So imagine that we did this
on this particular day.

And you know, the health
department picked it up.

The private
hospitals reported it

in through their
various data systems.

The school knew that
they had 10 kids out

because they had 10
kids out of school,

and they knew they were
out because of asthma

because they had a
school health program

and the nurses there knew that
the kids were out for asthma.

And so we do the classic
epidemiological assessment

of this school.

The public health
department is notified.

They look at where they live.

They look at their
insurance coverage.

They go to their homes.

They do all the
kind of stuff we do.

We try to understand why
these kids may indeed

had acute asthma attacks
and that particular day.

And of course, what they
find is that all the kids

ride the same school bus.

The school bus has a broken
tailpipe, broken tailpipe,

noxious fumes.

Asthma sensitive kids
all get asthma attacks

and end up in the hospital.

So who’s the hero of the day?

Well, I would love to be able
to have the public health

system take credit for that.

We should take a little
bit of credit for that.

But the actual hero of the day
is the bus mechanic, right?

The bus mechanic goes up
and fixes all the tailpipes,

inspects all the
other bus tailpipes.

And you find lots of them
broken because they have not

being properly maintained.

And if you’re really good, you
do all the other maintenance

work that needed to
be found, et cetera.

But now you have
a system where you

had across sectors, the school
system, the private hospital,

the public health, and
the transportation system,

all work together, ultimately
reducing emergency department

visits, saving dollars,
improving health,

reducing school
absenteeism, theoretically

improving school performance.

And of course, the
transportation system

is much safer.

The ACA is actually designed
to craft systems like that

by funding outcomes
over quantity

and trying to build a
comprehensive system to address

our health, looking at having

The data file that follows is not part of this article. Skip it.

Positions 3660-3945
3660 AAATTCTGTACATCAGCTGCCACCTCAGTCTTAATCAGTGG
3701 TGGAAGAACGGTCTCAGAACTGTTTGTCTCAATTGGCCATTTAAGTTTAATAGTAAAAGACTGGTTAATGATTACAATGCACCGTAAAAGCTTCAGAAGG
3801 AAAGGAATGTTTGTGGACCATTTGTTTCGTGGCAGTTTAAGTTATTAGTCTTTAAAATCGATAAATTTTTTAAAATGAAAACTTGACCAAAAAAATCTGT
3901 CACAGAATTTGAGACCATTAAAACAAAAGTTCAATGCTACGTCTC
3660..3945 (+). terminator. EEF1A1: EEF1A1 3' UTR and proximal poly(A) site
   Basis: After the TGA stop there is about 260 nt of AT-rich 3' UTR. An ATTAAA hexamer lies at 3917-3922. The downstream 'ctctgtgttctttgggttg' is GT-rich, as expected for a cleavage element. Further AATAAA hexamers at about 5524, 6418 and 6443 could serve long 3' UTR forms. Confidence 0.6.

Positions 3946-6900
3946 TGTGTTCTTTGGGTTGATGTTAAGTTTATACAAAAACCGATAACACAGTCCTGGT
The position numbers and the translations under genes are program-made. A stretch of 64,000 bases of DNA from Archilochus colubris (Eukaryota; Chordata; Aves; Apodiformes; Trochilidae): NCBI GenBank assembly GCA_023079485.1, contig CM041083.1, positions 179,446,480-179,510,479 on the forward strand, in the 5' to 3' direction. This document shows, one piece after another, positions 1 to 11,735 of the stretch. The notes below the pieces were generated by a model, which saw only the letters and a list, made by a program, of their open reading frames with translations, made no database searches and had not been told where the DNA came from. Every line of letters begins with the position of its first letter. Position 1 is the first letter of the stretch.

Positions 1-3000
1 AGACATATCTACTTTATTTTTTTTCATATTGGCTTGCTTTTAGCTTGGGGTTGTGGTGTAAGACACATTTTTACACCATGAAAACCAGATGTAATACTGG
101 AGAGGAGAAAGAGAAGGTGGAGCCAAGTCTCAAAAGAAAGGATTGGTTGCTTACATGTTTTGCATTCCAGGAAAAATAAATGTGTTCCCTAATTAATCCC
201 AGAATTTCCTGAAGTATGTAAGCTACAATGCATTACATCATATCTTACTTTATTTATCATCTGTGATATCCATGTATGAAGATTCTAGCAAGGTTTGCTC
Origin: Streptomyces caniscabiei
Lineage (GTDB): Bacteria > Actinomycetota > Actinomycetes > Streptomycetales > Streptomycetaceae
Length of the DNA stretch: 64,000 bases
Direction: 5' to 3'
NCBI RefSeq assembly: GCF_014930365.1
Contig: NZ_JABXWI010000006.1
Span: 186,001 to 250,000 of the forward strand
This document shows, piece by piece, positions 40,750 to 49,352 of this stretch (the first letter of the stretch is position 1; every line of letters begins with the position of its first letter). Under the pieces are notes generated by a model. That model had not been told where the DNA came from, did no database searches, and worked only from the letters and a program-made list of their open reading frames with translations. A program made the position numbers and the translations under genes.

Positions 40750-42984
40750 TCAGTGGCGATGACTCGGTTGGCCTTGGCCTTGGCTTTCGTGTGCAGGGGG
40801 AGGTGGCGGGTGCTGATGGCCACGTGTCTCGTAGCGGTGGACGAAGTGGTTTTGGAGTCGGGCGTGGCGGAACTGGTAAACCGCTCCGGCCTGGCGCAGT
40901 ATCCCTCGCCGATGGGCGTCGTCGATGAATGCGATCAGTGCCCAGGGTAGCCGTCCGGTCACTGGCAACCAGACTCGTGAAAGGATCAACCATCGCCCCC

the hospitals and others look

at what the needs of
the community are.

We want to put systems in place
that look something like that,

to try to ultimately
improve community health,

and measure what we do and
hold ourselves accountable,

and not just hold the
health system accountable,

but hold everybody accountable
for the community’s health.

And you’ve heard a lot
about the outcomes.

And I’ll just give you my
short list of those outcomes.

And these numbers are before
the recent census numbers,

which show that the numbers
aer even lower than that today.

But you are seeing reductions
in morbidity and mortality,

depending on where you live.

You’re seeing improvements
in 30-day readmission rates.

You’re seeing marked improvement
in preventive health services.

Costs are down all over.

Yes, I understand that there
are costs up in some areas.

I also chuckle when I
hear where they’re at,

because in most cases, these
are places where they have not

expanded Medicaid and not
paid any regulatory attention

on the cost of care.

And many of those
places only had one plan

to begin with before
the Affordable Care

Act was put in place.

And we’re seeing improvements
in our community funding

and activities from
these various grant

programs that we’ve had,
which was spun out of activity

from the Affordable Care Act.

So where do we go from here?

Again, taking the Commonwealth
Fund’s four big buckets,

the fundamental goal of
course is achieving coverage

for everyone in our
country, again markedly

moving our system up
to do more prevention,

addressing more and more the
social supports in our country,

whether it’s funding or
linking those systems

or redesigning
them in many ways.

And at the very least–

and we’re to have a
discussion in the next panel

about alternative models–

we’ve got to simplify the
system in service delivery.

I mean, we spend more
money making sure

that we reconcile
accounts between buckets

of money each and every
day, which absolutely

makes no sense.

And by the way, nobody else does
that in the rest of the world.

And then politically, the
short term strategy of course

is we hope the ACA
is dead for now.

I just read something
today about this new bill